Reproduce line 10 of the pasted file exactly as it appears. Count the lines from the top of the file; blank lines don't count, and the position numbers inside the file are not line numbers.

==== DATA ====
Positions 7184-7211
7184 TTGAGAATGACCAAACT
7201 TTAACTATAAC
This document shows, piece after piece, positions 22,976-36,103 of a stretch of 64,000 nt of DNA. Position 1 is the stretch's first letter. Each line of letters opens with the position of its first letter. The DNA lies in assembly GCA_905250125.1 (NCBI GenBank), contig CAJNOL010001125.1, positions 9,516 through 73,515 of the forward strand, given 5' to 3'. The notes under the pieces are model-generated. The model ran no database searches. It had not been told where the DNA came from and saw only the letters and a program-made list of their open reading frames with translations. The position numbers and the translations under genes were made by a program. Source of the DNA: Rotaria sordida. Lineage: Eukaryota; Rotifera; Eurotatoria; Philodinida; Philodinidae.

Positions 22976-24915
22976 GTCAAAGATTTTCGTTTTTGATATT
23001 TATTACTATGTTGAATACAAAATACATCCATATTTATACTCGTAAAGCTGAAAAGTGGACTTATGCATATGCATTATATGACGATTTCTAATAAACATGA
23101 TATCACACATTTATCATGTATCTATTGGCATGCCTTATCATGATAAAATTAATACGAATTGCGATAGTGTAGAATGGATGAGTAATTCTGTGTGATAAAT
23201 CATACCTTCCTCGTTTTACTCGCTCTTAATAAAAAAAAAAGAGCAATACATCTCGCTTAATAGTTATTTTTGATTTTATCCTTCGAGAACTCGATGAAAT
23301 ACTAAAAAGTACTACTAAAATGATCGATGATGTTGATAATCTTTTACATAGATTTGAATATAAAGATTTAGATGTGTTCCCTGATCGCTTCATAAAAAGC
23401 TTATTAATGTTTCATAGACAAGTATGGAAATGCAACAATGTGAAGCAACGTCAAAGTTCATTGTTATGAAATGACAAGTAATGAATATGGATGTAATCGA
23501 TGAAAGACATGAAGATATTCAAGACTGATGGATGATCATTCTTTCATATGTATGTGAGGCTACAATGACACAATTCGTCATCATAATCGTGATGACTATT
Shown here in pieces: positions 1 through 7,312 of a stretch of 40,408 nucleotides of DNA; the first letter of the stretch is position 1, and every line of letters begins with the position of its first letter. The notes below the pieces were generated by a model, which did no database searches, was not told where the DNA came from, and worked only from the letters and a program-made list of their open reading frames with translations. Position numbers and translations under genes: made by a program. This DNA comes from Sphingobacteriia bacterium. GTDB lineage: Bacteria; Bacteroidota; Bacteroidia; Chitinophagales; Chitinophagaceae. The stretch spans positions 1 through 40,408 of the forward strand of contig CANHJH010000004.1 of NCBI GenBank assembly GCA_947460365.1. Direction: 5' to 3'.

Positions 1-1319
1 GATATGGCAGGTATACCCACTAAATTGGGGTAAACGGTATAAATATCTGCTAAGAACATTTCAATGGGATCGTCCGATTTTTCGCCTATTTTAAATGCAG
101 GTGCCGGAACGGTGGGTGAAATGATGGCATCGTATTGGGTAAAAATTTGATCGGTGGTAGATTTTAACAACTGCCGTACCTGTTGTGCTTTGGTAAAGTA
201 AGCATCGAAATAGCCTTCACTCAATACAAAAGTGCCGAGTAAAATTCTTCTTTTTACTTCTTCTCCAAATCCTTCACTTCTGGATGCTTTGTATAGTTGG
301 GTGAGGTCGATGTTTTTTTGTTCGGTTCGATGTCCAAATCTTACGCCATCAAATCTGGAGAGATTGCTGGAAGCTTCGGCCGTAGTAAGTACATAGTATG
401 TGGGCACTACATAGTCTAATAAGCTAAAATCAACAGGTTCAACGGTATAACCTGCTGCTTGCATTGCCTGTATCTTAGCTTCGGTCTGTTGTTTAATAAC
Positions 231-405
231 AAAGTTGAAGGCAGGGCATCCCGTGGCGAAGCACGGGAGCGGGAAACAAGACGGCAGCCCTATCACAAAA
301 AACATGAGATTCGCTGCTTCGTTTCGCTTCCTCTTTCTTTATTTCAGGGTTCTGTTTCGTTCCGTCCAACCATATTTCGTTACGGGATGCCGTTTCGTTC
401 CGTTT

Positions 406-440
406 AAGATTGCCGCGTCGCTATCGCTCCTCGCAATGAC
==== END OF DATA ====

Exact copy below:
23301 ACTAAAAAGTACTACTAAAATGATCGATGATGTTGATAATCTTTTACATAGATTTGAATATAAAGATTTAGATGTGTTCCCTGATCGCTTCATAAAAAGC